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Tafuta Kila kitu Hapa

Thursday, November 22, 2012

Children`s Day: Facts and myths


In line with tradition dating back to the mid-1950s, the world celebrates – or is expected to celebrate –November 20 as United Nations’ Universal Children’s Day.
In the main, those who mooted the idea wanted to see humankind spend day on initiatives specially tailored to promote international togetherness and awareness among children worldwide as well as improving the welfare of children across the globe.
No wonder, many schools and various other institutions of learning often use the run-up to the Day making special efforts to inform, educate and sensitise children on their rights partly as per national and international declarations, conventions or treaties on those rights.
But is that what we actually saw this time around or indeed on the November 20s of recent years? Hardly so, sadly. To be fair, there was sporadic but mainly low-key reference in the media and at political rallies and other platforms on themes such as the importance of immunisations and breastfeeding. Precious little else.
It is well known that Universal Children’s Day is meant for global observance and individual countries are at liberty to choose an appropriate date for this occasion as well as ways of their choice of marking it. But with the UN General Assembly having adopted the Declaration of the Rights of the Child as long ago as November 20, 1959 and the Convention on the Rights of the Child a whole 23 years ago, the lot of the world’s children ought to have been many times better today that it actually is.
Add to this the fact that the intervening period has witnessed a plethora of similarly well-intentioned national, sub-regional, regional and continental charters, and the poverty and misery in which millions of children across nations and civilisations still languish becomes all the more confounding.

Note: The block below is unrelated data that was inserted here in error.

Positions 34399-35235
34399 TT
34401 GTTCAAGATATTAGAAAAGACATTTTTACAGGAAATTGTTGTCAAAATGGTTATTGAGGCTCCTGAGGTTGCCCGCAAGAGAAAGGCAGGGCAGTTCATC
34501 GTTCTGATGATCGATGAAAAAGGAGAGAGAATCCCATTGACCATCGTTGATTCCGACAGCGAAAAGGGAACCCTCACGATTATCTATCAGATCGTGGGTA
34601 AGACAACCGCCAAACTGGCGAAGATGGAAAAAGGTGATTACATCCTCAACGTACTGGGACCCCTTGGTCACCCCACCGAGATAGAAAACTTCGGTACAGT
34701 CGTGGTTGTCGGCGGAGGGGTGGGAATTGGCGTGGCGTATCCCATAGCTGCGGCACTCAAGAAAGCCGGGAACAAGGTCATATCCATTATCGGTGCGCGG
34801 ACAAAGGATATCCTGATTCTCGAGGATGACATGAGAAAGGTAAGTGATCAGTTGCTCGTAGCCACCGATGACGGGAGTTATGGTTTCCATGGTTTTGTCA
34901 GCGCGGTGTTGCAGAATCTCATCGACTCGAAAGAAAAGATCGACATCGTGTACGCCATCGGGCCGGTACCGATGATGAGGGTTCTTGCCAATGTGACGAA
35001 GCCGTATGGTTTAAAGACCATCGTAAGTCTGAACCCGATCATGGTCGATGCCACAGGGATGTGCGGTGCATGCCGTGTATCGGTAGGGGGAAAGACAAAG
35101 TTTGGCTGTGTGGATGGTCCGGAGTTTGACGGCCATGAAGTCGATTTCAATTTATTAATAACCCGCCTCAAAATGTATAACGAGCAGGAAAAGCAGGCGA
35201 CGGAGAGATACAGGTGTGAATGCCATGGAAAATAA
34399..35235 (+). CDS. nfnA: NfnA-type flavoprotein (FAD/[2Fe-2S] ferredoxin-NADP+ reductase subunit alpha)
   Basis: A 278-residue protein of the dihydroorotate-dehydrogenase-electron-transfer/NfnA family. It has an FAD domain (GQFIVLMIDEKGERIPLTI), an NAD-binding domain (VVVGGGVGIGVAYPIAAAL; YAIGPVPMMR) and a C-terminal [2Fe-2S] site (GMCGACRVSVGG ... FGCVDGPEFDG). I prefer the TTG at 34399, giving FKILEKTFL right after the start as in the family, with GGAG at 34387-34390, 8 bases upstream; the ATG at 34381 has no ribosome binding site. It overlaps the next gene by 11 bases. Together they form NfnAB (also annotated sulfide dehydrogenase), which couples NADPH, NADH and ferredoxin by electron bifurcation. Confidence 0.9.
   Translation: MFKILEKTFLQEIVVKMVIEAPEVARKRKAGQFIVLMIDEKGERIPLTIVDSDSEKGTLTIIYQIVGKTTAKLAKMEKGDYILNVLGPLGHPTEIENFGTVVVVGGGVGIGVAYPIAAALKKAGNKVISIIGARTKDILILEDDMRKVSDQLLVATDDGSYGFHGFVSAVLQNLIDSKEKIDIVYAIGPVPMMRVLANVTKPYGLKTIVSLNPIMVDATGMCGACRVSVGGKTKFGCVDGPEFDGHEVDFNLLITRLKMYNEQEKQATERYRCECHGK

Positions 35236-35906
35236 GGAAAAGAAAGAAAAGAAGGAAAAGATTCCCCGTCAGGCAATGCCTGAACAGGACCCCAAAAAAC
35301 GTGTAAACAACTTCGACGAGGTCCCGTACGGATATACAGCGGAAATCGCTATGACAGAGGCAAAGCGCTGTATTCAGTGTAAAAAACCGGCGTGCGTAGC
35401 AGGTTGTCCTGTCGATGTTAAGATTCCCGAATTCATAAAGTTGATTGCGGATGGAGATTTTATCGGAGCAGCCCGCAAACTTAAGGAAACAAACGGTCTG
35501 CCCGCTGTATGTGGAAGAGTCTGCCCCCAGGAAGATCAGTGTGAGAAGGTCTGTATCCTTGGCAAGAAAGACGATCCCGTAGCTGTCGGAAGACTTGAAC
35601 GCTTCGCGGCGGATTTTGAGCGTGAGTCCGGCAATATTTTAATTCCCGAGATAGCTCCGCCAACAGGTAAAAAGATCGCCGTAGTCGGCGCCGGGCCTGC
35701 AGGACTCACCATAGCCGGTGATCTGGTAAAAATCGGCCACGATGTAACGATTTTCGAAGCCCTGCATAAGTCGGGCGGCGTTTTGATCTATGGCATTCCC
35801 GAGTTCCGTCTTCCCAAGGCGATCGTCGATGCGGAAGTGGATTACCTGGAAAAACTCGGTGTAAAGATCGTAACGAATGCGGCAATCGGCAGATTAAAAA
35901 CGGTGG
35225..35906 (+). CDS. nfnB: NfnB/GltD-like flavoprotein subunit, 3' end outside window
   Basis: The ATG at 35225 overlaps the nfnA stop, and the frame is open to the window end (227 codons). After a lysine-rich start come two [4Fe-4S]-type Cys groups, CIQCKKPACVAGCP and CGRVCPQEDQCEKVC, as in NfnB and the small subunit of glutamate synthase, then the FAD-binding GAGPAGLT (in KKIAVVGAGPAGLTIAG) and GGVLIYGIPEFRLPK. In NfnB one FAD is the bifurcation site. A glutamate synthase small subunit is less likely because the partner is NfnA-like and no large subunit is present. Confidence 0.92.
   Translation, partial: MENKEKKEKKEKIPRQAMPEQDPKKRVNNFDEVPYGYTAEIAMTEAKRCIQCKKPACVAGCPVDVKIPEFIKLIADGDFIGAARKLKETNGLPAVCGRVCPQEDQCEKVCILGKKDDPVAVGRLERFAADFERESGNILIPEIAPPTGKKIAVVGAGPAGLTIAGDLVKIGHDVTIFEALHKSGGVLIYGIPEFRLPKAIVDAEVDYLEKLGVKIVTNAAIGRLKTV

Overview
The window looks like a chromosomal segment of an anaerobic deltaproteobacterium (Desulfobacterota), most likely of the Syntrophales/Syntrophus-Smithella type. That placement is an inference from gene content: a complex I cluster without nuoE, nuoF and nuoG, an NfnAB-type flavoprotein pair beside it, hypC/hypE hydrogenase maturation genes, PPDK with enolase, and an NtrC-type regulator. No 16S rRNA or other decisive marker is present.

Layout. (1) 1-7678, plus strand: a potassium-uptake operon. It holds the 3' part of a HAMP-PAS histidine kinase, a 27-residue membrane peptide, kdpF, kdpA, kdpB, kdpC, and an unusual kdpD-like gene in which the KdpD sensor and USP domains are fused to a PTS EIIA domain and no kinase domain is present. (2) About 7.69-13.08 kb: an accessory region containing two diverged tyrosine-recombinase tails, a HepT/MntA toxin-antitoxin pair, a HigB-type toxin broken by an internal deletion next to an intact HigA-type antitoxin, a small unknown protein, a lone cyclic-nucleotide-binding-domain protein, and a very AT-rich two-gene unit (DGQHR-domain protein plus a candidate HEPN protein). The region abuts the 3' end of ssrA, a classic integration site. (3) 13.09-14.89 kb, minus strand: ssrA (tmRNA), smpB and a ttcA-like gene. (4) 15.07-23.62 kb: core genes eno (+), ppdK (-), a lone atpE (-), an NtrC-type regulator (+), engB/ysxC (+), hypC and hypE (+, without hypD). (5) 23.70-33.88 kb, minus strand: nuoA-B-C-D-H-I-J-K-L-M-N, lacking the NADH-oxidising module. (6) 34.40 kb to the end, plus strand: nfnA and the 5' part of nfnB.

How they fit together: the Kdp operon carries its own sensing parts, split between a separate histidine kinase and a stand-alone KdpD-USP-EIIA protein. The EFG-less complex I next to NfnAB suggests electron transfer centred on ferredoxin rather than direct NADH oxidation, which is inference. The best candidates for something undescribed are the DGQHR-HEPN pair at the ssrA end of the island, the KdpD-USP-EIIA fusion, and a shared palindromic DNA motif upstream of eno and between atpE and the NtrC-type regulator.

The African Charter on the Rights and Welfare of the Child, which effectively entered into force 13 years ago, aptly notes that the situation of most of the continent’s children remains critical owing to their vulnerability in the face of factors like natural disasters, armed conflicts, exploitation and hunger, and they therefore need special safeguards and care.
He charter acknowledges the fact the children need to grow up in a family environment in an atmosphere of happiness, love and understanding and that, owing to the needs of their physical and mental development, they require particular care with regard to health, physical, mental, moral and social development as well as legal protection in conditions of freedom, dignity and security.
But to what extent those countries that have ratified this particular charter – and indeed any others – live by their solemn affirmation in respect of ensuring that “in all actions concerning the child undertaken by any person or authority the best interests of the child shall be the primary consideration”?
While Universal Children’s Day celebrations will keep coming and going, of utmost importance is for people in both individual and collective capacity to ask themselves whether they contribute as much to efforts to help add value to the lives of children as they every so often declare. Surely, this is not demanding too much.


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